Given some of the things children see on television and video games these days it’s easy to assume they’d be perfectly fine touring a haunted house. But TV and video games are different – your child can turn them off. Not so when you’re touring a haunted house. So how do you know if your child is ready for all the thrills and chills Thrillvania Haunted House in Dallas has to offer?
Age Matters – Your six-year-old child may seem mature for her age but don’t let that fool you. At six, she may already be telling you she doesn’t believe in Santa Claus but if you tell her he just came in the back door and he’s waiting for her in the kitchen she’ll happily skip right in there fully expecting to see the jolly old elf. Six-year-olds don’t yet have the mental ability to completely separate fantasy from fiction. This doesn’t mean you should leave your 6-year-old at home, it’s just one of the things you should consider.
Sibling Influence – How much is your younger child influenced by her older brothers or sisters? On the one hand, if all the kids are going they’ll probably be able to keep the little ones entertained and distracted when necessary so it doesn’t seem so scary. On the other hand, if the older kids like to stir the caldron, so to speak, then your little one may be in for a truly terrifying experience. And on the third hand (because everyone has one, right?) your youngster may just be putting on a false act of bravado because she wants to keep up with the big kids. Are you sure she’s ready?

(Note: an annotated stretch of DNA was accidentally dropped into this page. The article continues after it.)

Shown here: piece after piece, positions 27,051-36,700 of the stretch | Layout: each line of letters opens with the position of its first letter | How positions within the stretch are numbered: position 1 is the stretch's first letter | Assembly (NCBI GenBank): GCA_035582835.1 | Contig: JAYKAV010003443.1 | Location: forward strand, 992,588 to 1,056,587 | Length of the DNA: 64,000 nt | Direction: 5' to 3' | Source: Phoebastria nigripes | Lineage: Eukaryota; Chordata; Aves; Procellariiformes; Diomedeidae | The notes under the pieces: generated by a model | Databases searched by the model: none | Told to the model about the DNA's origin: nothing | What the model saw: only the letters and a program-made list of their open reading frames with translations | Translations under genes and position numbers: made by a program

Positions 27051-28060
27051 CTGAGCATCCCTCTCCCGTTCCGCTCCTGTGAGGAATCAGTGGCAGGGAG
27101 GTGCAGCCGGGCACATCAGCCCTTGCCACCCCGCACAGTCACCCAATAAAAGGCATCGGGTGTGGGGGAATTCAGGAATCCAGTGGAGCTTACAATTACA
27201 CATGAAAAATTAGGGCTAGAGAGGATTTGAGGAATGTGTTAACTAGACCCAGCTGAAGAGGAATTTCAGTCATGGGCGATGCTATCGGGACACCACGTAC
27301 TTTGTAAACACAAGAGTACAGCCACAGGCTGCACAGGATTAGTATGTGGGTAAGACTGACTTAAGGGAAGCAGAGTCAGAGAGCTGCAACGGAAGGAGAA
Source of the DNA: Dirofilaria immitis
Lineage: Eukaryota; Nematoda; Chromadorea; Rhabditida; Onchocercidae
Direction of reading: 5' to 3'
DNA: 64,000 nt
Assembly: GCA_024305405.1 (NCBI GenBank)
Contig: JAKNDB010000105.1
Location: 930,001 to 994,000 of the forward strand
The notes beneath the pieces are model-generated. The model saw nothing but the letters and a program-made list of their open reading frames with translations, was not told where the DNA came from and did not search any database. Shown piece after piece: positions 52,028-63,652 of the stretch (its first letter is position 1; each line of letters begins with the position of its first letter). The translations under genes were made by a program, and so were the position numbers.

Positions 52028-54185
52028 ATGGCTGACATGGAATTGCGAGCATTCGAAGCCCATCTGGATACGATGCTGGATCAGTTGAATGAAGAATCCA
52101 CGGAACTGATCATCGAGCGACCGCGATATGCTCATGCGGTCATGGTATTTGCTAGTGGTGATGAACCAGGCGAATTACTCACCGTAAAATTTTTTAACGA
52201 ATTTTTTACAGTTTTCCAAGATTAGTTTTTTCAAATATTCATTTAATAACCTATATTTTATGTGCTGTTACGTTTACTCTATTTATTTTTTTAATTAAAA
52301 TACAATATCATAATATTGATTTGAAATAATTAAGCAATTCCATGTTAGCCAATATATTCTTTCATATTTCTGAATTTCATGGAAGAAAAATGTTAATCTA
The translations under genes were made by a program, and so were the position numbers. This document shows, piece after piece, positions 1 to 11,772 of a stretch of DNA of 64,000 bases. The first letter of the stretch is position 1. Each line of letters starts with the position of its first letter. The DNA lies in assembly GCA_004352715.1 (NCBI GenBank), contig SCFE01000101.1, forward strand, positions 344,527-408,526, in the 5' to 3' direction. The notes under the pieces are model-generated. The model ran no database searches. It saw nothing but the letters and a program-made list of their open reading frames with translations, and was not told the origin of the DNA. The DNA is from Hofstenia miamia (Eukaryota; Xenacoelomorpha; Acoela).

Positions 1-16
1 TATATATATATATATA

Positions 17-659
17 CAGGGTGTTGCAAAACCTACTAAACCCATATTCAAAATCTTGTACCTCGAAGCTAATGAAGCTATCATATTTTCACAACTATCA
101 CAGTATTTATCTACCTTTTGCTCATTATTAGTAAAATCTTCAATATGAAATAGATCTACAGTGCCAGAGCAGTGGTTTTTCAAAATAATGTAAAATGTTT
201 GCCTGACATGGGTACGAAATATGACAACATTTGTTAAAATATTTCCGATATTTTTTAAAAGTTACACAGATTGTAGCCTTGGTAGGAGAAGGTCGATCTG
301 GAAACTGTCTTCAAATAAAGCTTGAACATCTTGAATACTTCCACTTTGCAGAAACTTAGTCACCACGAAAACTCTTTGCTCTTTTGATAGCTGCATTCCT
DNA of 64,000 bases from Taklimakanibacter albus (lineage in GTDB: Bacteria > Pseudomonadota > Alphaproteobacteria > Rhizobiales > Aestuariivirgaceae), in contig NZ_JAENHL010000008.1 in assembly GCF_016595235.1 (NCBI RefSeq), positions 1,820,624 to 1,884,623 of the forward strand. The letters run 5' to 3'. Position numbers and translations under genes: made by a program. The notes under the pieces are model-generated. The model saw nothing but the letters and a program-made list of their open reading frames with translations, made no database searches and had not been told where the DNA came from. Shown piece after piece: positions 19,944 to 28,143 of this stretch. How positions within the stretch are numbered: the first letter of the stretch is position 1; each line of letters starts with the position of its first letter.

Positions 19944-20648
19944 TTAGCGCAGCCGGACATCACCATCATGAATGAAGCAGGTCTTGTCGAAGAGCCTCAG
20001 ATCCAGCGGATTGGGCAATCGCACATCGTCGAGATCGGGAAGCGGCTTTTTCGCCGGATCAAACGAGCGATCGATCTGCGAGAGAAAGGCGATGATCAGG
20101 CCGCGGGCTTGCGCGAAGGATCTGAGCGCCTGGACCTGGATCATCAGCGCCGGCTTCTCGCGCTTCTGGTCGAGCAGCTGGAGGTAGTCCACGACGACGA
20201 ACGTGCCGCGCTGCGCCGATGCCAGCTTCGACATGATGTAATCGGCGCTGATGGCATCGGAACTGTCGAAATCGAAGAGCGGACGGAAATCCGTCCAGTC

Experience Counts, Too – What has your little one already been exposed to and what were the effects? Some 7-year-olds can sit through a Freddy Krueger marathon without batting an eye and some have nightmares for a week when they get their first glimpse of Casper the Friendly Ghost.
Remember, the younger the child the more difficulty she’s going to have understanding that this is all make-believe. Here are some tips to help you on your first visit to a haunted house:
Go early. This helps in several ways. First, you’ll avoid the long lines that develop later in the evening. Second, you’ll avoid the crowds which can be scary themselves. You’ll be able to give your youngster more of your personal attention without being jostled along by all those warm bodies.
Keep it light. Stop for ice cream first and make it a fun, light-hearted outing. On the way home, play their favorite music in the car, have a thermos of hot chocolate ready and maybe their favorite snack. Time and/or money permitting, stop off for a slice of pizza or a burger somewhere fun and well-lit.
Prep them before you go. If your child has no experience whatsoever with monsters then maybe you should wait a while longer. If this is your first family trip to a haunted house though it helps to let junior know what to expect. Don’t worry about spoiling the surprise at this point. Let her know that all those monsters are just actors dressed up in Halloween costumes and nobody is going to actually touch her. If possible, have mom or dad take the tour beforehand so you can tell the child exactly what to expect.